Hubble Telescope Watches the Weather on Uranus and Neptune

Meghan Bartels Senior Writer

If you don't like your local weather, perhaps you would prefer the atmosphere on Uranus or Neptune — and the Hubble Space Telescope has an update on each planet's current conditions.

The telescope regularly checks in on the two outer planets to see what's happening in their atmospheres, and last autumn, Hubble captured incredible images of clouds on both worlds. 

Uranus is currently deep into its summer season, and that shows in the giant, white cloud covering the planet's north pole, which currently points toward the sun. As scientists have watched the Uranus summer progress — a season on this distant giant world lasts 21 Earth years — they have seen this massive cloud grow even bigger. The large polar cap is accompanied by a smaller, bright cloud of methane ice. [Photos of Uranus: The Tilted Planet]

A Hubble photograph of Uranus taken in November shows the planet's north pole covered by a massive cloud. NASA, ESA, A. Simon (NASA Goddard Space Flight Center), and M. Wong and A. Hsu (University of California, Berkeley)

On Neptune, where seasons last for 41 Earth years, it's winter in the northern hemisphere. That hemisphere is currently sporting a massive dark storm that stretches about 6,800 miles (11,000 kilometers) across.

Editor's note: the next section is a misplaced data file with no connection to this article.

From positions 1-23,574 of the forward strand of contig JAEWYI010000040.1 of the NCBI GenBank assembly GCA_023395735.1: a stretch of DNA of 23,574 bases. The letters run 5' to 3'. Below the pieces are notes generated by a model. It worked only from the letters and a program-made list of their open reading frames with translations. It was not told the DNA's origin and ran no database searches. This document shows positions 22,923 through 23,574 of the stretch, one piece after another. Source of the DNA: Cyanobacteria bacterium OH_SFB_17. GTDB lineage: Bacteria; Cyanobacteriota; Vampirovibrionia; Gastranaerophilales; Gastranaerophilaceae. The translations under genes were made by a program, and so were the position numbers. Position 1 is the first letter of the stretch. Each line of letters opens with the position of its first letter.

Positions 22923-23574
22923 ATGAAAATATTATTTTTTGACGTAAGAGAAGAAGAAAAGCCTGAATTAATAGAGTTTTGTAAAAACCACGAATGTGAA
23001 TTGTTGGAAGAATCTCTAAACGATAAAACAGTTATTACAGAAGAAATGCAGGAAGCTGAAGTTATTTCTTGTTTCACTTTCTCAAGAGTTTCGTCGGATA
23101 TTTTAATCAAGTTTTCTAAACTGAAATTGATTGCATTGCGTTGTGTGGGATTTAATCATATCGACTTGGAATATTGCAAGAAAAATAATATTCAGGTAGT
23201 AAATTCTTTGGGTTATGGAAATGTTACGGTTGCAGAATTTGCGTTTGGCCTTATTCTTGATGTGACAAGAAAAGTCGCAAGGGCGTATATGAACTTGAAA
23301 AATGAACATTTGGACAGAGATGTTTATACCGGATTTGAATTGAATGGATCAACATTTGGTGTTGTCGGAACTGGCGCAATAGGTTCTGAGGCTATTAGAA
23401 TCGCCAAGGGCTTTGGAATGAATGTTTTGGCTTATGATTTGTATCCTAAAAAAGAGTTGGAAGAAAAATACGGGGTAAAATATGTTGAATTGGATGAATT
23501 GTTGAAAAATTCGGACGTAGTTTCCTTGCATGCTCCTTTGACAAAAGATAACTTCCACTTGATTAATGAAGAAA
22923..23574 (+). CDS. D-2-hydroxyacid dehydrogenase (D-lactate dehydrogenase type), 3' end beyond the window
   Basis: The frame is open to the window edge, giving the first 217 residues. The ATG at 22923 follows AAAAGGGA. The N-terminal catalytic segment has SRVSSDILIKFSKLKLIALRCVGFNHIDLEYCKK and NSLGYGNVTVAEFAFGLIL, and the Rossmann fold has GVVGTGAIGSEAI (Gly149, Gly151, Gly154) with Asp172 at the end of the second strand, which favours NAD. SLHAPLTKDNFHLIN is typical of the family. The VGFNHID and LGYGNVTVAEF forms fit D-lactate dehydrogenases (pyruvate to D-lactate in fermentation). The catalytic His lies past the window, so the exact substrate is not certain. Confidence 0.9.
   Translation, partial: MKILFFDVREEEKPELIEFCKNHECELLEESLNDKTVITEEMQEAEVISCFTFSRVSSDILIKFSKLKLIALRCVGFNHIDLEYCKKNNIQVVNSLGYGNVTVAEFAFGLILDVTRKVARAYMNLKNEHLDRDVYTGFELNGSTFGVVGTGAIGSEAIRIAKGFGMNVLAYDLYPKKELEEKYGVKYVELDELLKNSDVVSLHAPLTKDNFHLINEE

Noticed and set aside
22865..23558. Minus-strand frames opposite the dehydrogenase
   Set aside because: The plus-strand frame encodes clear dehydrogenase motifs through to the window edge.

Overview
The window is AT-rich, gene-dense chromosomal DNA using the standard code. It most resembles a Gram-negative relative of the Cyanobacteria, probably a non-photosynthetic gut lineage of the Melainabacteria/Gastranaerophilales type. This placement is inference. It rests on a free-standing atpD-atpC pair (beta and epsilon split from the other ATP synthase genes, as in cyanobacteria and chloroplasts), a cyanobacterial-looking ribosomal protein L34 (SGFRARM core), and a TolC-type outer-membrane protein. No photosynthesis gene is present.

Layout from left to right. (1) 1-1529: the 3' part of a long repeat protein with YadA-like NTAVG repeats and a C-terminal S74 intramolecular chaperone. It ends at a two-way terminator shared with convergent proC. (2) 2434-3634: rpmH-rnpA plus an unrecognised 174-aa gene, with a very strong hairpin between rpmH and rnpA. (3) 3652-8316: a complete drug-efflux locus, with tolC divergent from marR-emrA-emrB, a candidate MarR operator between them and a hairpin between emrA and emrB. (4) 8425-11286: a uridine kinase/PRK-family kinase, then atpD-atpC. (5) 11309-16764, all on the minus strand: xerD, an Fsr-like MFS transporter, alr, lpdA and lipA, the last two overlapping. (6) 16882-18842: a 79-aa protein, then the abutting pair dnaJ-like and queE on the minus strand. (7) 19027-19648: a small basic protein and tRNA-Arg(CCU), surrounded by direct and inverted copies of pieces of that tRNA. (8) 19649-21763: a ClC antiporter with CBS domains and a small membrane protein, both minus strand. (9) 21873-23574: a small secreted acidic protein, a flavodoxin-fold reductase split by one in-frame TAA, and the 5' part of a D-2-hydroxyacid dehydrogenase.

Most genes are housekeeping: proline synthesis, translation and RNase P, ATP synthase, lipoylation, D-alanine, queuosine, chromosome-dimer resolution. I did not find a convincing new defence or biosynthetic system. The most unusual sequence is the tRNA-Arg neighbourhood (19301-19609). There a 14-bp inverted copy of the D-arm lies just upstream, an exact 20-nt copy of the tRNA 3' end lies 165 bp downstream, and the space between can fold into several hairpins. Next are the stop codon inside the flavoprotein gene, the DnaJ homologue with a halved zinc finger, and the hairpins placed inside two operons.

Scientists aren't sure what phenomenon creates Neptune's dark storms, although the tempests seem to pop up about twice a decade and disperse within about two years. Researchers suspect that the storms creep upward through the planet's atmosphere, lifting the ingredients of deeper layers of the atmosphere to the top.

A Hubble image based on photographs taken in September and November shows a dark storm on Neptune. NASA, ESA, A. Simon (NASA Goddard Space Flight Center), and M. Wong and A. Hsu (University of California, Berkeley)

Near the dark storm currently on Neptune, Hubble spotted another atmospheric feature: sparkling white "companion clouds," which scientists have spotted around dark storms in the past. Astronomers suspect that these bright clouds are full of methane ice that's been rapidly pushed upward and frozen.

Email Meghan Bartels at or follow her @meghanbartels. Follow us @Spacedotcom and Facebook. Original article on

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